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Abstracts for PSA Papers at the 2007 MLA Convention
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POE AND TRANSLATION

“The Detective as Reader: Poe’s Translation of the ‘Urban Mysteries’ Novel”
Sara Hackenberg, San Francisco State University

“Poe in Exile: Transpo(e)sitions in 1930s Hollywood”
Lauren Curtright, University of Minnesota

“From Piano to Pen:
Poe’s Aesthetic Translation and its Impact on the American Short Story.”
Aaron McClendon, Saint Louis University

POE AND IDEOLOGY
Poe and Ideological Anamorphosis:
Sentimentalism and Masculine Violence in “The Black Cat”
Sean J. Kelly, SUNY Buffalo

Ravel and "The Raven": The Realization of an Inherited Aesthetic in Bolero
Michael Lanford, Western Carolina University

“Unwinnable Wars, Unspeakable Fears: Why Poe Wrote ‘The Man That Was Used Up’”
 J. Gerald Kennedy, Louisiana State Universit
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POE AND TRANSLATION

“The Detective as Reader: Poe’s Translation of the ‘Urban Mysteries’ Novel”
Sara Hackenberg, San Francisco State University

The early 1840s saw two watershed literary events in the development of the mystery narrative: between 1841-45, Edgar Allan Poe published three tales of urban ratiocination that introduced a particularly modern, literary detective character to Anglo-American readers, and in 1842, Eugène Sue’s debut “urban mysteries” novel, Les Mystères de Paris, sparked a widespread international trend in serialized urban fiction.

On the surface, the sprawling urban mysteries serial and Poe’s taut detective tales seem very different.  The urban mysteries narrative offered readers a seemingly never-ending stream of characters involved in multiple, intricately intersecting plot lines, while Poe’s tales focus directly on the extraordinary abilities of C. Auguste Dupin to resolve single, central, organizing puzzles.  Moreover, the urban mysteries serial was an immediate, international literary hit: Sue’s novel generated a plethora of translations, adaptations, and new versions across Europe and America. Poe’s Dupin stories, conversely, are notorious for their isolation; they exist in celebrated solitude, notably preceding the eventual rise of the popular detective tale by several decades.

I argue, however, that despite their differences in structure and reception, Poe’s Dupin stories and the urban mysteries novel are actually very close in narrative strategy and thematic concerns. Both the urban mysteries novel and Poe’s stories, for instance, depend on a gothic, superhuman spectating and detecting hero, and each importantly imagines mystery as that which arises from the tension between visual clues and deceptive surfaces. Poe’s Dupin stories, I suggest, can be read as both a translation and a distillation of the urban mysteries serial.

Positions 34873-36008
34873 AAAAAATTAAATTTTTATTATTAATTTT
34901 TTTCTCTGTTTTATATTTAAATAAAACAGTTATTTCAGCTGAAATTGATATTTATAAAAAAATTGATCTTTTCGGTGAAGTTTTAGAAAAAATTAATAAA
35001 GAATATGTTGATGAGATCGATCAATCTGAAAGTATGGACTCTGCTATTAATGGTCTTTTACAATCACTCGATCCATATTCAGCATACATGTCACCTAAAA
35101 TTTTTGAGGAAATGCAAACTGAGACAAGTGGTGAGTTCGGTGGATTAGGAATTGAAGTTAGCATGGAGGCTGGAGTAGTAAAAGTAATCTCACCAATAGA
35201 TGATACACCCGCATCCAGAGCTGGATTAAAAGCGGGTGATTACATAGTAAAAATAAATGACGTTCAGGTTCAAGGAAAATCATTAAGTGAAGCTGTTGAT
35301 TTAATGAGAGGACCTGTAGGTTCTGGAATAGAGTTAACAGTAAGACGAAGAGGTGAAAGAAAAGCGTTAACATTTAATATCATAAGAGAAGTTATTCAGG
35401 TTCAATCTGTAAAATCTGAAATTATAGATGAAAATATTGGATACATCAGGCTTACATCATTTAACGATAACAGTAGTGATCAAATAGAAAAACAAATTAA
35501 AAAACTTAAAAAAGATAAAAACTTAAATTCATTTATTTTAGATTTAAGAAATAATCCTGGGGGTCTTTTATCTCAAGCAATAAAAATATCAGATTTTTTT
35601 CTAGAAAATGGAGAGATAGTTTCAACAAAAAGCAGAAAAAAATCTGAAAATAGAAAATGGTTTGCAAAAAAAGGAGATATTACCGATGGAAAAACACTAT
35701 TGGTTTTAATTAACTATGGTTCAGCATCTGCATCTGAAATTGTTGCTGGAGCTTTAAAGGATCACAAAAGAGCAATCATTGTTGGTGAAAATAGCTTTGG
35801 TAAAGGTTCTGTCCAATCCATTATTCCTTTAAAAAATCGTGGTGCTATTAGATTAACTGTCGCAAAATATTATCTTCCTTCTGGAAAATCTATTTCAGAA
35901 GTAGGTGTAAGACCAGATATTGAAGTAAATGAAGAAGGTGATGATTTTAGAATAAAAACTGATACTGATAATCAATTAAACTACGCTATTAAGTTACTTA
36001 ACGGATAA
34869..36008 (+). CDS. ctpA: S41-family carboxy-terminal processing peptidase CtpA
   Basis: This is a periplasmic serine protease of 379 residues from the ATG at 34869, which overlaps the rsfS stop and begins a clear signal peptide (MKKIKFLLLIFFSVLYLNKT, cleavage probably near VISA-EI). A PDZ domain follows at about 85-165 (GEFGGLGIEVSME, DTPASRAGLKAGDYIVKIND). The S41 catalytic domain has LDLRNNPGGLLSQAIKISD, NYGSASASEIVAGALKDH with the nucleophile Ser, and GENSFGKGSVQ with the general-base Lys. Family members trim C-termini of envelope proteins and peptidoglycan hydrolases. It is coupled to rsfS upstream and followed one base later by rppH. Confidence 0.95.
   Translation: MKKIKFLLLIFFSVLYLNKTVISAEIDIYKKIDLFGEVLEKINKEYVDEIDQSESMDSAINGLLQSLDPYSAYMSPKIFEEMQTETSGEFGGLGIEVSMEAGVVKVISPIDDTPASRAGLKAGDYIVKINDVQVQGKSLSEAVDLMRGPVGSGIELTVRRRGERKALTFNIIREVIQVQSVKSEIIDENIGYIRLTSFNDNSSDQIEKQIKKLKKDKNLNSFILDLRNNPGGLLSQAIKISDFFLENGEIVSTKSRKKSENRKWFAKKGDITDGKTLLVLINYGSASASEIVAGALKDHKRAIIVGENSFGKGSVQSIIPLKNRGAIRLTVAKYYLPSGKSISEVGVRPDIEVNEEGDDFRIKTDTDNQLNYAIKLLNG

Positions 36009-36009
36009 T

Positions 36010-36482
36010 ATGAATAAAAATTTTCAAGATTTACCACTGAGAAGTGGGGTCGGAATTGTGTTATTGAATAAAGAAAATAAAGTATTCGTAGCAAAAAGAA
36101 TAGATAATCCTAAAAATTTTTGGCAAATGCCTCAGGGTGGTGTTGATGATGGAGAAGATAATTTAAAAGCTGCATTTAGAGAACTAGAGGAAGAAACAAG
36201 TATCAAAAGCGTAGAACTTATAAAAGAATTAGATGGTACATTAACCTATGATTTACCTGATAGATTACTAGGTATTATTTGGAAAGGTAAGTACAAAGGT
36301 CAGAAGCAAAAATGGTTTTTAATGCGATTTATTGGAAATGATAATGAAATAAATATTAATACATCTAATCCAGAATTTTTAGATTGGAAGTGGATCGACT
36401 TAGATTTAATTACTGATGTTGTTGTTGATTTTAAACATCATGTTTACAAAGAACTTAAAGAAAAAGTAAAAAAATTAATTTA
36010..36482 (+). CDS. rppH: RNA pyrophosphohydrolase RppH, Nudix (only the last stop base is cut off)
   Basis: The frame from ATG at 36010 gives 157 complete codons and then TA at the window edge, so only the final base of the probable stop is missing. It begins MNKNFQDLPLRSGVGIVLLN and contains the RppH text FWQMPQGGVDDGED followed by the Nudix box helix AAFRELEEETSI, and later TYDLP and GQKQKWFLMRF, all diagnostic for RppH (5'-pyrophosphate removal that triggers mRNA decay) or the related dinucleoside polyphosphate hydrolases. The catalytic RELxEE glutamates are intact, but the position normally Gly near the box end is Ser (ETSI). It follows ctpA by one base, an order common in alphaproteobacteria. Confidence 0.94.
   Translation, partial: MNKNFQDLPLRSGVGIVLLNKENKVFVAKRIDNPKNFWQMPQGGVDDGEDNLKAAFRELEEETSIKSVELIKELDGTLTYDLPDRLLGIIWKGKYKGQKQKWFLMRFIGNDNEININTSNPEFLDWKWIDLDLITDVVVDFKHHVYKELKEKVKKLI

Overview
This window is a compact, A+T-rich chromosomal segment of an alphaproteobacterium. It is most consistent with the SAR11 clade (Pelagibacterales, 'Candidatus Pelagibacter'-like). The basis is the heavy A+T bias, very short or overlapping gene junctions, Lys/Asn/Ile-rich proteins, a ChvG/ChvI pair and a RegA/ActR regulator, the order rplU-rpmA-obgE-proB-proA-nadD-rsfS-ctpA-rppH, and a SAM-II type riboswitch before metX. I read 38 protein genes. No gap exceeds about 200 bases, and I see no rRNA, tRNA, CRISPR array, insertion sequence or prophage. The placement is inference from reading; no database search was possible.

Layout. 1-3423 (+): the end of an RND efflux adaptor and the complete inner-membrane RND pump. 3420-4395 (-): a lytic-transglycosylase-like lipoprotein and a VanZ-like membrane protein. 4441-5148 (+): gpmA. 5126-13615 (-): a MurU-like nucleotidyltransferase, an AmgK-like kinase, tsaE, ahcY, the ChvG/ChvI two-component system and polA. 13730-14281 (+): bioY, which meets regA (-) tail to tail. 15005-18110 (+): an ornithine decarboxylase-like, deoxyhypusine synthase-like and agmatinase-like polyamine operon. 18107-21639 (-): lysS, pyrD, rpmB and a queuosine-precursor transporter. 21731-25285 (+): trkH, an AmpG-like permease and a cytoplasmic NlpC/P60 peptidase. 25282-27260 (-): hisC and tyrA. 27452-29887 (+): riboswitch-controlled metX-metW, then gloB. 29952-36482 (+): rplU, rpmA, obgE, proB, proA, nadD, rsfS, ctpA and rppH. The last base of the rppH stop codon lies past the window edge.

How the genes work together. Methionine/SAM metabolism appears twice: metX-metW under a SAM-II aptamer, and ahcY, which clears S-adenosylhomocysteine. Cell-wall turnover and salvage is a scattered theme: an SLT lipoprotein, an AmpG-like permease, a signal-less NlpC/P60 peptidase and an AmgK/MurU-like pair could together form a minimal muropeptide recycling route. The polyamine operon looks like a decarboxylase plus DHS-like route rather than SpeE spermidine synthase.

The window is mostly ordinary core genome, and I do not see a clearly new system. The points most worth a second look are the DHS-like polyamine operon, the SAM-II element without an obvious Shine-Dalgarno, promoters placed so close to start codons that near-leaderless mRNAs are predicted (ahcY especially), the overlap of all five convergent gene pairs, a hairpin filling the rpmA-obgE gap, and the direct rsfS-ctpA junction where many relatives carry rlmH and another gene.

Poe, in fact, was deeply interested in Sue’s Les Mystères de Paris. He reviewed the first 1843 American edition of the novel and used this review as an occasion to display his own distinct philosophy of translation. Declaring in this review that “there is one point (never yet, I believe, noticed) which, obviously, should be considered in translation,” Poe asserts that the translator of a given text “should so render the original that the version should impress the people for whom it is intended, just as the original impresses the people for whom it (the original) is intended.” Poe suggests that by “pride[ing] themselves less upon literality and more upon dexterity at paraphrase,” translators can produce texts that “may be made to convey to a foreigner a juster [sic] conception of an original than could the original itself.”

In this rather startling sentence, which so casually upends the hierarchy of “original” text to its translated “copy” and so clearly argues for the locality of meaning, Poe ostensibly refers to the linguistic translation of idiomatic phrases.  However, it is significant that Poe muses thusly about translation in a review of a notoriously popular—and relentlessly translated and reinvented—novel.  When combined with his statement about a work’s impression on its audience, Poe seems to be indirectly implying that the point of the translation of a text such as Sue’s urban mystery lies not in the faithful relation of a particular artist’s point of view and unique use of language, but rather in the dissemination of compelling master-narratives with which many diverse groups of readers might be able to locally identify.

Poe’s own translation of the urban mysteries serial importantly transforms and recasts the “master narrative” of the urban mysteries genre by reducing and merging the urban mysteries’ entwined representations of watching, reading, and solving.  In his stories, Poe predicts the conflation of reading and solving so central to the formal detective tale, in which the act of successful reading in itself often becomes the final step in the solution of problems. Poe replaces the urban mysteries novel’s attention to the “exposure” of large social problems with attention to smaller, more singular or individual difficulties, and he locates his tale’s socially transformative energies solely within the purview of the visual and interpretive powers of the individual reader.

Indeed, the Dupin stories are notably about reading.  Poe’s three tales of urban detection increasingly equate perceptive visual reading—especially of the “clues” of identity so central to mysteries in general—with the actual act of literate, textual decoding.  In doing so, the stories not only highlight the nineteenth-century’s common rhetorical slippage between reading texts and “reading” people, but they also contribute to nineteenth-century cultural alignment of literacy with social power.

“Poe in Exile: Transpo(e)sitions in 1930s Hollywood”
Lauren Curtright, University of Minnesota